Roll me a burrito hombre! The game was drifting fast towards an unsatisfactory conclusion for anyone of an Iranian persuasion (unless they happened to be romantically attached to a certain Mr Alexander T Great), in much the way as Darius' battles against Alexander had done in real actual history I guess.
Seeing the writing on the dimly lit wall the Sassanids launched as many attacks as possible, hoping to notch up a few more points before succumbing to near inevitable defeat
The Dailami even resorted to the shameless tactic of breaking off from combat from their slower moving foes to try and but a few more seconds of precious time before their colleagues crumbled to dust across the entire frontage of battle
L'Art de la Guerre hint - Yeah, faster moving non-Impetuous troops can always break off from combat in ADLG, but of course only in their own turn, and in the movement phase as well. That means if you initiate combat there are at least 2 rounds of fighting before you can get to break off - your turn and the next enemy turn. It's kinda a rare thing to happen, and is also a little cowardly too!
Desperation hung in the air like droplets of antibacterial surface spray cleaner (or possibly that's what it was anyway?) as the Persians hurled idiotic attacks at the Greek exiles in a vain and unsuccesful attempt to claw respectability out of this game.
The battle ended at the point it had pivoted, with the Persians unable to overwhelm the Companions. A crushing defeat to end the run of two previous victories which saw the Cold Wars trophy head back up the highway to Canadia!
The Result is a swift and crushing defeat for Persia.
Read on for the post match summaries from the Generals involved, as well as another episode of legendary expert analysis from Hannibal
Post Match Summary from the Sassanid Persian Commander
From back home in the bayou I believe we shall gloss swiftly over this one as quickly as possible - perhaps I can hire a spokesperson to try and change the subject to something else entirely whilst spouting a tide of half truths and outright lies whilse I skulk off into the darkness at the edge of town here in Amish Country and try and find out what else I coudl be playing at this convention as this game certainly seems to have escaped me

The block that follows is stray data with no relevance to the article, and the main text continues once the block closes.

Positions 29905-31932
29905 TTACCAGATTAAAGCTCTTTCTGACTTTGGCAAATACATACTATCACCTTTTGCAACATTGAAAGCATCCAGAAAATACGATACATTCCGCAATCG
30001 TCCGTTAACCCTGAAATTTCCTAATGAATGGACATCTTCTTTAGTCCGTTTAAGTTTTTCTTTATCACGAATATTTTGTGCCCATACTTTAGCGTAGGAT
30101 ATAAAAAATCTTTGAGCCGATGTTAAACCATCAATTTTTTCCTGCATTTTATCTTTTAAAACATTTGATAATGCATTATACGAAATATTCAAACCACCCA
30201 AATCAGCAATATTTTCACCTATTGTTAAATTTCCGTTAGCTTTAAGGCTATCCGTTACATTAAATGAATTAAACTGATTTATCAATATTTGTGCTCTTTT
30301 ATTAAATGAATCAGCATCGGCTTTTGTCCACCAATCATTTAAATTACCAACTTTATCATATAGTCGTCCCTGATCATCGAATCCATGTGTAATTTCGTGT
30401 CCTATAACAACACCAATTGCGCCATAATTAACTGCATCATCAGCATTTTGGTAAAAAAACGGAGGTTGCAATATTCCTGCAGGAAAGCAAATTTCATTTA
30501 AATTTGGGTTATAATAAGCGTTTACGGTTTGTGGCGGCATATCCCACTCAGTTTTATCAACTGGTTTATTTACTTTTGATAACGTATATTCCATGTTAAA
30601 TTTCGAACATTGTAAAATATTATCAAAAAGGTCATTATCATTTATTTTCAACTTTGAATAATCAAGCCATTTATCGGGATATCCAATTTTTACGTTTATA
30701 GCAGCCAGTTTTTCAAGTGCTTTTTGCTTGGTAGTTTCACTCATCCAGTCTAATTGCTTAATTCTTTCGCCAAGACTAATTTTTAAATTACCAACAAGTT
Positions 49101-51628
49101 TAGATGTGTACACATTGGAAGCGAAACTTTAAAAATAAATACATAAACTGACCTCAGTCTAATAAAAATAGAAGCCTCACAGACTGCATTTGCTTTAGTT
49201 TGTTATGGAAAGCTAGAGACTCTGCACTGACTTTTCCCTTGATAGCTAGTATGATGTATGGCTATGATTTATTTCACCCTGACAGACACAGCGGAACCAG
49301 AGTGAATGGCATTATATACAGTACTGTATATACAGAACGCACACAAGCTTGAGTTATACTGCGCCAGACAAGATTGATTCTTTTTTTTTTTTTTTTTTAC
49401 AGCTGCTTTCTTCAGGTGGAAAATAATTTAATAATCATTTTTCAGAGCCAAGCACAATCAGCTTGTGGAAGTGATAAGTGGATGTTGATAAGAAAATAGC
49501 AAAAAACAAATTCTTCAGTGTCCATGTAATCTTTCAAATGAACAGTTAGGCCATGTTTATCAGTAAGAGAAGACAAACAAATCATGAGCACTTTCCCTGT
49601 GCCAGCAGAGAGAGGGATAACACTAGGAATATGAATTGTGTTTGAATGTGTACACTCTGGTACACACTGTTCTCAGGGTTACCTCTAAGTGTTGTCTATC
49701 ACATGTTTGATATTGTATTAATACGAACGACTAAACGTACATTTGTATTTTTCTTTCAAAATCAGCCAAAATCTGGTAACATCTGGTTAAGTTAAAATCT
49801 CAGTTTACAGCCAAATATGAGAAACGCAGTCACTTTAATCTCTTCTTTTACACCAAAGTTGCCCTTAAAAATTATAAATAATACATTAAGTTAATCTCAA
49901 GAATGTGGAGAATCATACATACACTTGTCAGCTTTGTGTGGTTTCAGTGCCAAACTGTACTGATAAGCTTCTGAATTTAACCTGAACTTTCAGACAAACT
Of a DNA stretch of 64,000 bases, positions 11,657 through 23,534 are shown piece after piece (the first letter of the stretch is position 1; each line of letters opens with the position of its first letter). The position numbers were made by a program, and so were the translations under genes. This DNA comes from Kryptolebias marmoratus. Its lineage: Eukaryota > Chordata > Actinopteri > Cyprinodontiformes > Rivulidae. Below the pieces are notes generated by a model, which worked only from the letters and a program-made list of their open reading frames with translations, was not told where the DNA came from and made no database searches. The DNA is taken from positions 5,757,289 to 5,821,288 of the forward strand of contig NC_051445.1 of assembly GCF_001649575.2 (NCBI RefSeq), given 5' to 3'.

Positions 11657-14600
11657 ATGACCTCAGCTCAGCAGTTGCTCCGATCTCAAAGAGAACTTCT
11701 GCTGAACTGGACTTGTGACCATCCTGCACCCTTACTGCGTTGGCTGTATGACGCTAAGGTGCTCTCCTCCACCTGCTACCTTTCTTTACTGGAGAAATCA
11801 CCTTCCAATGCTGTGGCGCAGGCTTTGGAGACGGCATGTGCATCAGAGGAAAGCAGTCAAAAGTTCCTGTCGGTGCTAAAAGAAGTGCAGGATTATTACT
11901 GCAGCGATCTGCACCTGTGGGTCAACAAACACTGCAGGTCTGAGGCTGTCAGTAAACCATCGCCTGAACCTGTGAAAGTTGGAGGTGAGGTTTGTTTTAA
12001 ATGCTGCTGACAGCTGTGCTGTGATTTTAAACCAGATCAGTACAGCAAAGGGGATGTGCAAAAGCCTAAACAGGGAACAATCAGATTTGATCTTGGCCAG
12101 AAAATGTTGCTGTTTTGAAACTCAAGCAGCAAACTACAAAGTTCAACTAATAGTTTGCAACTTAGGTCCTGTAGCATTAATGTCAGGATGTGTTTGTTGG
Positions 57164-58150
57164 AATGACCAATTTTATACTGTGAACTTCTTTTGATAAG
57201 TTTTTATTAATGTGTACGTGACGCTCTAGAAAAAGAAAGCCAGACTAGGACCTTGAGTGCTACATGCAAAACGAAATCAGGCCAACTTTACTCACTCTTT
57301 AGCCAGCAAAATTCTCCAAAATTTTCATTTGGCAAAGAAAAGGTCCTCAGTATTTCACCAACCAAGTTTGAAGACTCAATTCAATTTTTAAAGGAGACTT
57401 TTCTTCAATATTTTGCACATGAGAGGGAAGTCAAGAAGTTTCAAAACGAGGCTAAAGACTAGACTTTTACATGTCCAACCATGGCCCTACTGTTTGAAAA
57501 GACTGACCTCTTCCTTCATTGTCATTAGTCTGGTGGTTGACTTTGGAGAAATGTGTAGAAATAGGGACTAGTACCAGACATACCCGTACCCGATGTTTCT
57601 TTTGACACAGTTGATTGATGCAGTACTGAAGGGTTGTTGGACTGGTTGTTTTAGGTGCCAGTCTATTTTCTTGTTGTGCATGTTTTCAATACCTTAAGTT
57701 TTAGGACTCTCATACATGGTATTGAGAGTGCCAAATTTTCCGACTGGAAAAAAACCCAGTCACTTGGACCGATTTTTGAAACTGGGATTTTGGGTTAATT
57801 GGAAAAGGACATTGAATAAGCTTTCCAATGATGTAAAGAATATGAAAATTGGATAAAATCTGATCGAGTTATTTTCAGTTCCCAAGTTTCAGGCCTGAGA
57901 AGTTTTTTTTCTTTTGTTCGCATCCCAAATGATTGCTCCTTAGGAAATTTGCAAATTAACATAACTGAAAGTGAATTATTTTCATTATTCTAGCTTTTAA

Given our opponents deplyed in a textbook historical fashion and advanced at speed to slam into us with their best troops as soon as possible yet at the same time held back a bit where they might be disadvantaged, I am struggling to understand how our own gimmicky cobbled together army managed to falter and stumble against such a historically deployed and managed foe?
Surely in the world of tabletop games this nonsense of actual simple historical tactics is a fig leaf behind which onlt scoundrels hide?
This has been a chastening experience and one which fills me with horror and dread about how tomorrows 3 singles games will turn out
Hannibal's Post Match Analysis
You over clever idiocy managed eventually to bring all of its various chickens home to roost in one massive fell swppo, descending like a bald eagle on the dice tower of your efforts and carrying it away to be dashed into a million MDF pieces against the harsh rocks of utter humiliation. And about time too I might add
Your fancy-pants army failed to take advantage of its features in any way whatsoever, as you lined up on the start line and allowed them to be run over. The field of play has enormous depth and width but you squandered both in the very moment of commencing and after that there was less chance of finding a way back than there was of an Amish buggy-rider overtaking a BMW M3 on the outside highway
But, in all of this debacle you also failed to do even the most simple, important and obvious thing in these situations - attempt to blame your doubles partner! Steve gets off almost scott free here, despite the fact your Death Star was crushed and your flanking cavalry achieved precisely nothing it surely could have been possible to take the photos so as to make it look like it was his fault?
Tomorrow brings less troops, a smaller table but the same army to bear. It will be fascinating to see how you do with less capable help